The Help Movie Review Essay
* When I first saw the trailer for several months ago I was not familiar with the book.The moment I saw the first maid’s uniform grace the screen, I knew I was going to be upset.By the end of the trailer, which contained all the familiar, reductive elements of a movie about the segregated South, I had worked myself into a nice, frothy rage.In the following months, I continued to see the trailer only now it was plastered all over the Internet and on television and the reprinted tie-in book version was heavily hyped, even climbing back to the top of the Amazon bestseller list because this is one of those books nearly everyone seems to love.
There are some heartbreaking subplots but mostly the story hinges on a little white lie, so to speak. More than that, though, I am troubled by how little has changed.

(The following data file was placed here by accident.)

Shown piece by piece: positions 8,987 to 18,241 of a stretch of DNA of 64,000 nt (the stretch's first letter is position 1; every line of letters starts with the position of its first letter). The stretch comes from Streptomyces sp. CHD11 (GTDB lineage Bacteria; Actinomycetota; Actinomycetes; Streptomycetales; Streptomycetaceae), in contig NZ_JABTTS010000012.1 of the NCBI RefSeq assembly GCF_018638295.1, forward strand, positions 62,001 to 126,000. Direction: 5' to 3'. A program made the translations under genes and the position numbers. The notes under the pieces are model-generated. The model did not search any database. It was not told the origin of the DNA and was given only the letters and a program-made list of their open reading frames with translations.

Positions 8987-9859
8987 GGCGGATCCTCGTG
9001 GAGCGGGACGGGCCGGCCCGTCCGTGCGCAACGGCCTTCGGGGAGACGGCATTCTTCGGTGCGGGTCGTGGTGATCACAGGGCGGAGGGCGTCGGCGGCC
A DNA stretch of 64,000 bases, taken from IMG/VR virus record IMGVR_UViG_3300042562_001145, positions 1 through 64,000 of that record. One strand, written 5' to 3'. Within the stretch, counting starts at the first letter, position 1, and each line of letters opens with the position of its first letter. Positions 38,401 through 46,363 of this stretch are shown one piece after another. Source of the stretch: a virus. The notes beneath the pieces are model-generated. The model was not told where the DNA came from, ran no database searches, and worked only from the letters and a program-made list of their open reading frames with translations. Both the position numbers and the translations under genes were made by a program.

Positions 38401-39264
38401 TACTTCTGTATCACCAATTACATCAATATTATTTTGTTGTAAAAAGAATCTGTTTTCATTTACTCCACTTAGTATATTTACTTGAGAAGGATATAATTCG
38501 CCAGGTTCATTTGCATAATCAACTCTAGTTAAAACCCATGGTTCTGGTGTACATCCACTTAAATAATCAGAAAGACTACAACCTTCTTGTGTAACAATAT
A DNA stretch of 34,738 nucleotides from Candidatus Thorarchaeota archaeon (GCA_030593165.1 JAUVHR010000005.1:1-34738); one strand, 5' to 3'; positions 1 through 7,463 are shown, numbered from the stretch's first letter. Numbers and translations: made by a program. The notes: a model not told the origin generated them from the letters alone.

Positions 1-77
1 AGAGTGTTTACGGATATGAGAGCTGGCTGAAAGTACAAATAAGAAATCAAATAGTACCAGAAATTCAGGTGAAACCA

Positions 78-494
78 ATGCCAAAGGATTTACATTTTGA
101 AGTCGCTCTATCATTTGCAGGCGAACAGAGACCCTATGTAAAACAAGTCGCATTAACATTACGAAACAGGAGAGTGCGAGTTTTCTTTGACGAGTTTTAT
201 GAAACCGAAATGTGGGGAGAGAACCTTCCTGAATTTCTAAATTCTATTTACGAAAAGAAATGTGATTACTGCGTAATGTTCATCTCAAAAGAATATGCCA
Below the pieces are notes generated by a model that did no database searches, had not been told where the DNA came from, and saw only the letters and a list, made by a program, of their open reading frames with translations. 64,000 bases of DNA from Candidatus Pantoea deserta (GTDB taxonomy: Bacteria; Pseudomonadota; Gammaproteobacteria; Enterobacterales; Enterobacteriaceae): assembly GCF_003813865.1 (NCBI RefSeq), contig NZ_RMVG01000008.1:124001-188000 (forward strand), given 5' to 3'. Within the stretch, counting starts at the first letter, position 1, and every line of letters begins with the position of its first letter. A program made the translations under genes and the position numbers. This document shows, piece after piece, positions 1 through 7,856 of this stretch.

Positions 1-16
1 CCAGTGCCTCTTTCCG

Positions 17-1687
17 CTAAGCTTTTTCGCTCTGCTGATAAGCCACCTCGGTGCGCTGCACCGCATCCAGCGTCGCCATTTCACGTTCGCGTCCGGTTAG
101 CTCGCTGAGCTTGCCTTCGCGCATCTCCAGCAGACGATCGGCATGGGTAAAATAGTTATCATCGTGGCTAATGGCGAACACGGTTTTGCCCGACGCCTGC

Last week, I borrowed the book from a friend, read it, raged more.
* is billed as inspirational, charming and heart warming.
Spencer is also formidable as Minny Jackson, the “sassy” maid (where sassy is code for uppity), who works, at the beginning of the movie, for the petty, vindictive and socially powerful Hilly Holbrook (Bryce Dallas Howard), president of the Junior League.
Hilly Holbrook’s claim to fame is among other cruelties, proposing an initiative ordering all white homes to provide separate bathrooms for the “colored” help.